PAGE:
About 70Km North West lies San Mauro di Montorio al Vomano in the provice of Teramo, who’s inhabitents it seems have voted 61% in favour of a race track being built! L’Autodromo del Gran Sasso will occupy an area of 500,000m² and have a track length of 4.2Km with 13 bends. The 13m wide track will have two straights, one of 810m (300Kmh) and the other 510m (260Kmh) in length, these it seems are to meet with the requirements of Formula 1 and MotoGP. It will also have a paddock of 66,000m² comprising 36 garages of 66m² each. That’s the spec anyway ………… but will it ever get built? 😕
A good few year back when I had a Triumph Trophy 1200, I had an issue of excessive noise from the chain/sprockets – especially on the over-run. They were almost new and as far as I could tell, it was correctly tensioned. It drove me mad for a week or so, until I decided to try changing out the front sprocket, why I can’t remember, but it worked.
Now the same issue has raised its head on the Capo. The Sunstar front sprocket was fitted at the same time as the chain/rear sprocket, so about 3,500 miles ago give or take. Gradually I began to get a noise – mostly on the over-run that progressively got louder as the miles piled up. Once again, chain tension was fine, the slipper block in perfect condition – no obvious reason for the noise. What had changed?
The only difference I could think of is the make of sprocket. I’ve always used Renthal since I got the Capo, so the Sunstar was a step away from what I know and trust. Back to a Renthal 407-525-16P it is then.
And …….. all the noise has gone! Yes a good run around yesterday afternoon including annoying the hell out of an R1200GS rider desperate to give me the slip, proved once and for all that the Sunstar was the culprit. It certainly makes me think that the profile of the teeth may well have something to do with it, maybe that’s the reason Aprilia fitted a sprocket with cush-rubbers?
One niggle that has wound me up more than anything about the Capo over the years, is its unerring ability to regurgitate oil into the airbox – apparently no matter how much or little I fill the oil tank. In the end, enough is enough, time to do something about it.
So this is it, remove the molded spigot/structure into the airbox and replace with a new low-profile 90° coupling and pipe to dump regurgitated oil into the front section of the airbox, from where it can be drained off via the extended drain-line down by the oil filter. Hopefully no more lumpy idle and intermittent ‘cough’ coming off idle after extended (12Hrs+) runs at motorway speeds from the vented oil draining down into the throttle bodies. A better fix of course would be to build a trap before the airbox that would allow oil to drain back the way it came while still passing vapour into the airbox. That’ll wait until winter, for now I’m hoping this will work good enough.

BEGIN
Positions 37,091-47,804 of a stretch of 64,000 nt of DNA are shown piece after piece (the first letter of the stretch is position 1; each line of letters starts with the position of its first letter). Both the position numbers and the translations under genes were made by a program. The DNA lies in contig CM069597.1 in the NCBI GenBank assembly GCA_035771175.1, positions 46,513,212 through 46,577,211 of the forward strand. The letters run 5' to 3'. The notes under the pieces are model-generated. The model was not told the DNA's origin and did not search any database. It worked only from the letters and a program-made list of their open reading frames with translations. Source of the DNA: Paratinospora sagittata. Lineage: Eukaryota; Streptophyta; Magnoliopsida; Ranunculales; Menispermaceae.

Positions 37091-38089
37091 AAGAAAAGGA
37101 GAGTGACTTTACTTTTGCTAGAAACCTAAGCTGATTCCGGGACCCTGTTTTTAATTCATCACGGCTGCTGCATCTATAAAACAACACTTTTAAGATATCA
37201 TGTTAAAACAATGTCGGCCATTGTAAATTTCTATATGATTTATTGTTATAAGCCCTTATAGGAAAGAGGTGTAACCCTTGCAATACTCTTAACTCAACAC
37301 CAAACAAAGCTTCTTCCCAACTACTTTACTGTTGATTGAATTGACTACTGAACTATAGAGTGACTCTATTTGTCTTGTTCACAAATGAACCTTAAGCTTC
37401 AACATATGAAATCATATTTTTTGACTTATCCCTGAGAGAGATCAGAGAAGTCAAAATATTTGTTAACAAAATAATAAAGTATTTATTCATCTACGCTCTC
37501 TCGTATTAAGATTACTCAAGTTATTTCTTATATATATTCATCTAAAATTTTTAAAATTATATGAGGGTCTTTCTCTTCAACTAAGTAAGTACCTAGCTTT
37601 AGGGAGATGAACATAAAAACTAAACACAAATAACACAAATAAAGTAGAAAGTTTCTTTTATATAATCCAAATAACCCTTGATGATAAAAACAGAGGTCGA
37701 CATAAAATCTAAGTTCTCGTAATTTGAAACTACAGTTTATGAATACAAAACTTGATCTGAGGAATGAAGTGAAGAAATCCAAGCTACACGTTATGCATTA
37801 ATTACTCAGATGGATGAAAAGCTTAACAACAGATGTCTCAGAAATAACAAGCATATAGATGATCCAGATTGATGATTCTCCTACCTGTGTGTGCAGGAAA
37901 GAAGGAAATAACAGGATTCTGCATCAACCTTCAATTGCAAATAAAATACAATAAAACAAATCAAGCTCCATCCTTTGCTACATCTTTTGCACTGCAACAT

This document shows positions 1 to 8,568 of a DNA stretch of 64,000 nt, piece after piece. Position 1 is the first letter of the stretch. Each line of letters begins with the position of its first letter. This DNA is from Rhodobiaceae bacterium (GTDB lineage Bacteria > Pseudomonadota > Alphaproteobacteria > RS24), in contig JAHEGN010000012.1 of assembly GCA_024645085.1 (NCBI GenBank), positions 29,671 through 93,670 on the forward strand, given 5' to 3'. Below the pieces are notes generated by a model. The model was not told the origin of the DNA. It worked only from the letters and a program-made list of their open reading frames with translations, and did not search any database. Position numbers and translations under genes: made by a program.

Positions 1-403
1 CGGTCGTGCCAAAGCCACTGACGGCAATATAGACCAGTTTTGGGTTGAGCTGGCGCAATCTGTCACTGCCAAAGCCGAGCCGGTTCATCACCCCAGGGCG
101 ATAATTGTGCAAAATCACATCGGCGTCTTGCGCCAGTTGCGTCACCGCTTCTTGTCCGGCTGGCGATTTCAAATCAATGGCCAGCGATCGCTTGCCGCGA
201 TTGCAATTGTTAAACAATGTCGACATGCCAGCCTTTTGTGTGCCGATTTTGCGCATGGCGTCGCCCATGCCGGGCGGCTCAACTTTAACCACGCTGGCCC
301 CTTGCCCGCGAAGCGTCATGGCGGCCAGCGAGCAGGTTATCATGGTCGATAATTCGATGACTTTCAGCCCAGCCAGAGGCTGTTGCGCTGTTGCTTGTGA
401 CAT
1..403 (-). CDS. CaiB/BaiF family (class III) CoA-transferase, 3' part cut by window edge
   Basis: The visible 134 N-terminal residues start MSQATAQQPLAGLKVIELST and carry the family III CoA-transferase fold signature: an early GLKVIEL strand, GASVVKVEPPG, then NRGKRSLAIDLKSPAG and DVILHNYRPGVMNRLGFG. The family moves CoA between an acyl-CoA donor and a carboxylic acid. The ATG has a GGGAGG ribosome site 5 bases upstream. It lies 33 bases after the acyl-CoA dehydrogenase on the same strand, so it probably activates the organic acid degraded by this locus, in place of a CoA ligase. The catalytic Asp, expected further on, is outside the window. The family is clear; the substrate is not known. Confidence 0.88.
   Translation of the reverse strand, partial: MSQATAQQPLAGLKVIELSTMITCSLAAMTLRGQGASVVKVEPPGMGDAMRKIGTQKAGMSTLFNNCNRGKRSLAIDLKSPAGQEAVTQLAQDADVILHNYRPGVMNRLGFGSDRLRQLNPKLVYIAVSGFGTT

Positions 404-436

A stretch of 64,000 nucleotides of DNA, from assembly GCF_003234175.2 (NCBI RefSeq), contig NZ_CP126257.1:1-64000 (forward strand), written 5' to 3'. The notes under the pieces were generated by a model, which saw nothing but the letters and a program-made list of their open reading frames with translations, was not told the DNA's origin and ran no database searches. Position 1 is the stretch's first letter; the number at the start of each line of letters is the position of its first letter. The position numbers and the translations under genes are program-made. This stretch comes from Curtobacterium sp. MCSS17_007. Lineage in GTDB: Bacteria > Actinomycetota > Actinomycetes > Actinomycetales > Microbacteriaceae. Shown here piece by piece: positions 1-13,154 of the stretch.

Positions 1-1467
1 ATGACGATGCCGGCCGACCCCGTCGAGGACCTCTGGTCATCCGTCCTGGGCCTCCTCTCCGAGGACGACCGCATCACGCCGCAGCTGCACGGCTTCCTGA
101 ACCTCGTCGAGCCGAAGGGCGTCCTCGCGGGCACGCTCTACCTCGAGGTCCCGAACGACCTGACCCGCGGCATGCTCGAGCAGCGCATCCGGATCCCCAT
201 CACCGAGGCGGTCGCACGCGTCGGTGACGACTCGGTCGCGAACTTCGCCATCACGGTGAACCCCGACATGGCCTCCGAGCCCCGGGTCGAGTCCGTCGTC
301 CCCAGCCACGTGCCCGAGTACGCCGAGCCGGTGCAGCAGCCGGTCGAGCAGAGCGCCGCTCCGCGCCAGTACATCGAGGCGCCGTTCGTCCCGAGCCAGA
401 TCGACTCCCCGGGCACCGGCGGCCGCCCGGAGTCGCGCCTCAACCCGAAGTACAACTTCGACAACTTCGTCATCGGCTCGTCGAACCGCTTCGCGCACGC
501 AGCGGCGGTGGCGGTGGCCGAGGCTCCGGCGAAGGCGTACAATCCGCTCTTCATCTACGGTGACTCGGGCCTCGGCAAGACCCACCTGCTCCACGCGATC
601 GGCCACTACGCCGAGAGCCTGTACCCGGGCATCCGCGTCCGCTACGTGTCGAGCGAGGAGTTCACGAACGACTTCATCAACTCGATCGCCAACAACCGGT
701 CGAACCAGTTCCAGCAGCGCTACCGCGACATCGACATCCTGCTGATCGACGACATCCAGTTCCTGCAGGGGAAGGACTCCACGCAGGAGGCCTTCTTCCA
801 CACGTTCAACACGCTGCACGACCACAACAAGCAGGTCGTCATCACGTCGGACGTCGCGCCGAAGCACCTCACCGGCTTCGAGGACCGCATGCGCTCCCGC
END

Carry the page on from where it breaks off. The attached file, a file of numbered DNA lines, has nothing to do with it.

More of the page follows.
Secondly, and I don’t mind admitting when a change to the Capo doesn’t work – I’ve gone back to the #60 clutch oil jet from the #40. Why? Simply because the benefits were outweighed by the losses …… yes the #40 jet made the initial 1st gear selection go from ‘CLONK’ to ‘clonk’ but it also buggered up all subsequent gear changes, gone was the silky smooth shift that I’d had with the #60 jet. In the end I would say that if your Capo shifts gears smoothly and doesn’t have an issue selecting Neutral, then leave well alone. I’m sure for those with no jet, a blocked jet or a nasty gear shift this may well be a worthwhile modification, for me I’m glad to have the old slick-shift gearbox back again.
The Capo and I touched down back at home a few days ago with the odometer just over 77,750 miles …. a whizz around the block and we might have made a photo-op 77,777 but I was simply too knackered to bother! Capo ran strong and solid as always, so no news on that front. Anakee 3’s are wearing very well (3,050 miles in three weeks) and are certainly a nice change from running around on knobbly tyres …. it’s rumoured I even let (what remains) of my hair down and had a little play while in the UK.
Now We’ve got a few weeks before we do it all over again – time enough for a scrub up and check over, but frankly the way the Capo is running I could load up and leave right now with no worries. Which is great as I need a bit of time to do some revision ……
….. for my next Amateur Radio exam! Yes, while in the UK I went along to a fantastic weekend organised by LEFARS (Loughton and Epping Forrest Amateur Radio Society) where I sat the RCE Foundation Licence exam – and passed! 😀 I have to say a huge thank you to all concerned for their time and dedication and for making the weekend a real enjoyment. So now I have the call-sign of M6FMZ and hopefully, if all goes well I’ll move on up to the Intermediate licence before the end of July (exam booked!) and maybe ….. just maybe mind ….. I might even get the full (Advanced) licence under my belt before Christmas, that would make a fantastic end to the year!
I searched high and low for a course closer to Oxford and unfortunately drew a blank until the back-end of the year, while LEFARS could squeeze me in on their May course – LEFARS it was then! The round trip from Oxford was about 130 miles(ish) and mostly motorways – so pretty quick. In the end I’m so glad I chose them, excellent venue/parking, tuition and most importantly – a good brew and well stocked biscuit tin! 😀 If a personal recommendation means anything, then mine says consider LEFARS if your thinking of taking up amateur radio. I’m damn glad I did.
New toy perhaps? Hmmm……..